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Interview: David Rosenberg talks about his latest show Ring, and the psychology of perception

'I am hoping that the audience will find love' says David Rosenberg on his latest production, Ring. But don't let that lull you into a false sense of hope. Ring takes place in total darkness, in a silent room - but, you'll be wearing headphones, leading you in an experience that is both insular and collective. Consider those headphones as a pill - a pill that will take you to another place. It's your choice if you want to put them on. It's your choice if you want to go along at all. Choice - this is what Ring is all about, kind of. What else do you need to know? Rosenberg is a co-founder of the performance collective shunt, a practicing anaesthetist, a rationalist - and his doppelgänger is the German actor Thomas Wodianka. Here we talk science, injecting his colleagues at shunt, sex parties, parallel universes - and how the audience for Ring are the protagonist. He's a Doctor, we can trust him, right? Fuel presents 'Ring' by David Rosenberg and Glen Neath at BAC, 11-28 March.

Run-Riot: 'We have all come here to be transported, that is the purpose of the group. To imagine something, together. Something better' - reads the promotional trailer. How does Ring work with the collective consciousness?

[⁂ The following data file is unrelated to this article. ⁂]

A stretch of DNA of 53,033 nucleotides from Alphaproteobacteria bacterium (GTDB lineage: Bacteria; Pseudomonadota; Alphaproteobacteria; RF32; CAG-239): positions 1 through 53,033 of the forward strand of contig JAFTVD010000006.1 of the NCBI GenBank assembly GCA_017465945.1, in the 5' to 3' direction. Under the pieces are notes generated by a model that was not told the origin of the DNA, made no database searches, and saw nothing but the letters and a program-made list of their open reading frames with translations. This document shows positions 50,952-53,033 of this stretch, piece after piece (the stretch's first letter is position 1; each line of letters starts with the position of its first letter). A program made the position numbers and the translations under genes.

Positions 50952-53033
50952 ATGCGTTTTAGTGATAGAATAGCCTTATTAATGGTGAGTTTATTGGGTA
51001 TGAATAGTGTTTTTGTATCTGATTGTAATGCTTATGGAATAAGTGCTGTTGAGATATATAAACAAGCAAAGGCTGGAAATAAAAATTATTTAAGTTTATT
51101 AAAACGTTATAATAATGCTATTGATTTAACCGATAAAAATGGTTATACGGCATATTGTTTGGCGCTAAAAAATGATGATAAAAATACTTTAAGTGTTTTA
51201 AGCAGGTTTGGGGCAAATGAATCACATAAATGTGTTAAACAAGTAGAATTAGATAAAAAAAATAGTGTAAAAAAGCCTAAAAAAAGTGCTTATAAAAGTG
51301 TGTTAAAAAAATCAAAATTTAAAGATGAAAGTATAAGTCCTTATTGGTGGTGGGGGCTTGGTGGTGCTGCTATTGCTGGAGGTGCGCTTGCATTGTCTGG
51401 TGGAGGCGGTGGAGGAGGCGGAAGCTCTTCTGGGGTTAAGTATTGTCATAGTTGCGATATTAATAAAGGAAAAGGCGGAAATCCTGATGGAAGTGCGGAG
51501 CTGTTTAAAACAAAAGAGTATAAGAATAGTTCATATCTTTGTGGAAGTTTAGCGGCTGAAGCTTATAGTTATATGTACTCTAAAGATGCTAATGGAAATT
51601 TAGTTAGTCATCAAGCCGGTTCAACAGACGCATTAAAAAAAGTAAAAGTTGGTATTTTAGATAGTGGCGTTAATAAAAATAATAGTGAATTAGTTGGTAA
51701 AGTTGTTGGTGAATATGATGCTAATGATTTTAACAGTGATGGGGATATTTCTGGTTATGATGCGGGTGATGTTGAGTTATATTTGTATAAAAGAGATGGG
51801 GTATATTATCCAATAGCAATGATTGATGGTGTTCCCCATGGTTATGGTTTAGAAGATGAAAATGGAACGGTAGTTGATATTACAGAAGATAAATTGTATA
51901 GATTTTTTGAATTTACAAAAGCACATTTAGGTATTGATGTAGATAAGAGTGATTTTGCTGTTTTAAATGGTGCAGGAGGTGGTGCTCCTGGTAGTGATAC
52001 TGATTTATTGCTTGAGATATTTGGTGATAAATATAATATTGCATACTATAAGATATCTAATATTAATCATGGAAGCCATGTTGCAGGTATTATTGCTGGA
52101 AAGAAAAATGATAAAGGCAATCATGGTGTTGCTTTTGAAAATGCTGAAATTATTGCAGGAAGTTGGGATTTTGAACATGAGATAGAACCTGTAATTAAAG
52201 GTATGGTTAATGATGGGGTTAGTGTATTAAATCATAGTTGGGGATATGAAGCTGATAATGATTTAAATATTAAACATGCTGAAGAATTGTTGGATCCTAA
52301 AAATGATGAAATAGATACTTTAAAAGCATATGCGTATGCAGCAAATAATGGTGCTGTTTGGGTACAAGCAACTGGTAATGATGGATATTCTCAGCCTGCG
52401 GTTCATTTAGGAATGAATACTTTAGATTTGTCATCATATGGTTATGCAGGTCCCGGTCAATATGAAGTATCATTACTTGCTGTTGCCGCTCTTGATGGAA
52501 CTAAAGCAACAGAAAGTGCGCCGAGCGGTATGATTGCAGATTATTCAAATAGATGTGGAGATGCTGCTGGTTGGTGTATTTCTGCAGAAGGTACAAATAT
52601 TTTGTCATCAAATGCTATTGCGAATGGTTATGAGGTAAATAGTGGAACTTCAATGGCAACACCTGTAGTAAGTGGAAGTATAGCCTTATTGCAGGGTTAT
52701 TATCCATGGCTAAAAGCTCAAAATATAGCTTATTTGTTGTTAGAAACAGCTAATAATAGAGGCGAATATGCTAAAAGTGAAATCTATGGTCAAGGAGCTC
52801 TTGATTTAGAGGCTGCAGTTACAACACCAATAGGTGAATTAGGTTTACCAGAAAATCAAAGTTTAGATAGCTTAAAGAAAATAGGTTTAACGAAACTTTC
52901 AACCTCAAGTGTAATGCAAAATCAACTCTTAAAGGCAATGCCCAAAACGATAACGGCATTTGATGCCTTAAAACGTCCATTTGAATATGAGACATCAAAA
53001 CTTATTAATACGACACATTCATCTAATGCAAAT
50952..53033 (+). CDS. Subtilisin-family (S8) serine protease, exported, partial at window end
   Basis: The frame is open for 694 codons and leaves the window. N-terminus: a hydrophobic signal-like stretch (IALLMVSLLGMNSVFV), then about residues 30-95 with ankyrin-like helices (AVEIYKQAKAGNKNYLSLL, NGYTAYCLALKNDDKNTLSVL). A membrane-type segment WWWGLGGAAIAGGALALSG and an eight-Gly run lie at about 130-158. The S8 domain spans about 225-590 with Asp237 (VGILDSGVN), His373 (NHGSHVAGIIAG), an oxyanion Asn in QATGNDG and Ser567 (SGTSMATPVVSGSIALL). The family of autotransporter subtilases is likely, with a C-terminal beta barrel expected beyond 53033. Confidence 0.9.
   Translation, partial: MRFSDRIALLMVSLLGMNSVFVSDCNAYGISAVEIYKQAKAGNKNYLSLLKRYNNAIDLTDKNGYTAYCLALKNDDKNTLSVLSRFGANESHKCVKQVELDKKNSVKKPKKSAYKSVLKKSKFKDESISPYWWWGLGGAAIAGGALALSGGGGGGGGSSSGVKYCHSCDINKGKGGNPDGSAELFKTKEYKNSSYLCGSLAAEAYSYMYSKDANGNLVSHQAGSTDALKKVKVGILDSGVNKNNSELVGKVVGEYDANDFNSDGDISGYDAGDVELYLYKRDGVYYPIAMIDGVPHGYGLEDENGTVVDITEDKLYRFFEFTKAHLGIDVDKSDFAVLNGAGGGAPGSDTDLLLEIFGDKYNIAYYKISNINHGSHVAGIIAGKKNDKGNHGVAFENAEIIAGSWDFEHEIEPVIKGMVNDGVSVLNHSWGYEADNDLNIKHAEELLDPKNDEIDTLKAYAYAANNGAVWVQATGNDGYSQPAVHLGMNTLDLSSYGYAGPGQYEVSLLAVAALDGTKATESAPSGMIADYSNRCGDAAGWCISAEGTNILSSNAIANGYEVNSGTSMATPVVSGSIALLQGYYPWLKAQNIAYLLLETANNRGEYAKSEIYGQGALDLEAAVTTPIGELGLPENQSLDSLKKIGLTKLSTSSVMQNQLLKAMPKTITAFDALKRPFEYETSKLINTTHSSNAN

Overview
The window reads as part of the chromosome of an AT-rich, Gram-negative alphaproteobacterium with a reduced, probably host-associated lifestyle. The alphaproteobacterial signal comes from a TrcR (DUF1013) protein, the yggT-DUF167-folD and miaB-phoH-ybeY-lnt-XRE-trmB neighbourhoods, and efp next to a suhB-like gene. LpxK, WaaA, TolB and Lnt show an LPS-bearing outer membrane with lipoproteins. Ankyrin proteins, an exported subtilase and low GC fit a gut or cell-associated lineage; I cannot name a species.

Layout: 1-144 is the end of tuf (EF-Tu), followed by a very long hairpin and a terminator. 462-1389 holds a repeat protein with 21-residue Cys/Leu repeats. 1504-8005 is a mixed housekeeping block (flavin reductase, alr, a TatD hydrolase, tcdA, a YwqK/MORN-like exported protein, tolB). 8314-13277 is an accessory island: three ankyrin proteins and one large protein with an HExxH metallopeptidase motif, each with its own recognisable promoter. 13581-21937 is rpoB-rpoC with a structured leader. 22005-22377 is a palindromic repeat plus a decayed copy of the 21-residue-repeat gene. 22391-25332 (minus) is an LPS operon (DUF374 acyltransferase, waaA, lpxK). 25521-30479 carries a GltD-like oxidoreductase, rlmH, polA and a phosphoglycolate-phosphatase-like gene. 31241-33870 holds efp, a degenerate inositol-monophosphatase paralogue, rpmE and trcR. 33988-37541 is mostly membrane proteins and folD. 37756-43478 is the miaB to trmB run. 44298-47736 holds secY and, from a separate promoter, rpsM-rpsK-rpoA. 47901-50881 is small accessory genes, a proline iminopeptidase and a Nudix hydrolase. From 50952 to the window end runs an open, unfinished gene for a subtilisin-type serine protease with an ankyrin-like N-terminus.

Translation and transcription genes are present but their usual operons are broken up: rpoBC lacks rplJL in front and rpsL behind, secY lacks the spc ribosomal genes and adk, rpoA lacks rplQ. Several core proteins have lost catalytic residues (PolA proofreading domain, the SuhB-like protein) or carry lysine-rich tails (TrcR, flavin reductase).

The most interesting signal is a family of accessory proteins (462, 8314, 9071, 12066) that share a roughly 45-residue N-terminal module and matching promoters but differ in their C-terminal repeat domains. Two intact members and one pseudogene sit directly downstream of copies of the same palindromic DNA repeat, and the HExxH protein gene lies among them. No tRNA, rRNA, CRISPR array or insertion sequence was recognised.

David Rosenberg:
The audience take their seats in a dim room - there is no stage, nothing to look at except each other and the person who will be leading proceedings.

Then the lights go out (not suddenly and unexpectedly - but gently and predictably) and everything that then happens is still happening in the room, or what appears to be the room, the same room. But something has changed and it is very difficult to put your finger on what has changed.

You are in the odd position of being very much alone - isolated in the blackness - but also linked to the other similarly lonely people in the room through the sound in your headphones. The performance then creeps closer and closer to you; pointing its filthy fingers at you.

One of the tag lines for the show is that Ring is ‘an antidote to choice’. Sure, we all appreciate being able to choose from exponentially increasing lists of stuff but there is also a tremendous relief when someone hands you one pill in a tiny cup and says ‘Take this’. You don’t even know what it is but you trust that person (or you want them to stop hitting you), so you take it and you don’t worry what would have happened if you had taken a different pill (or the same pill - but in the form of a suppository). You shut up and take it.

I am increasingly unsure about this particular analogy and I would now like to distance myself from it: let’s say that Ring is nothing like I’ve just described. Ring is the antidote to violent and authoritarian prescribing - it is, in fact, the antidote to choice antidotes.

Often the shared experience of theatre relies on the acknowledgement that we are all audience members watching this thing or we are all audience members exploring this thing.


In shunt shows the shared experience plays with an additional role given to the audience - we are all the audience but we are also victims of a plane crash, conspirators at a conference, unwilling participants at a sex party...

In Ring you aren’t sure what your place is and who the other audience members are - this is all part of the mystery. What are you are doing here? And the show gradually reveals this to you.

Run-Riot: By taking place in the dark, is Ring some kind of experiential meditation, or journey designed to heighten our senses?
David Rosenberg: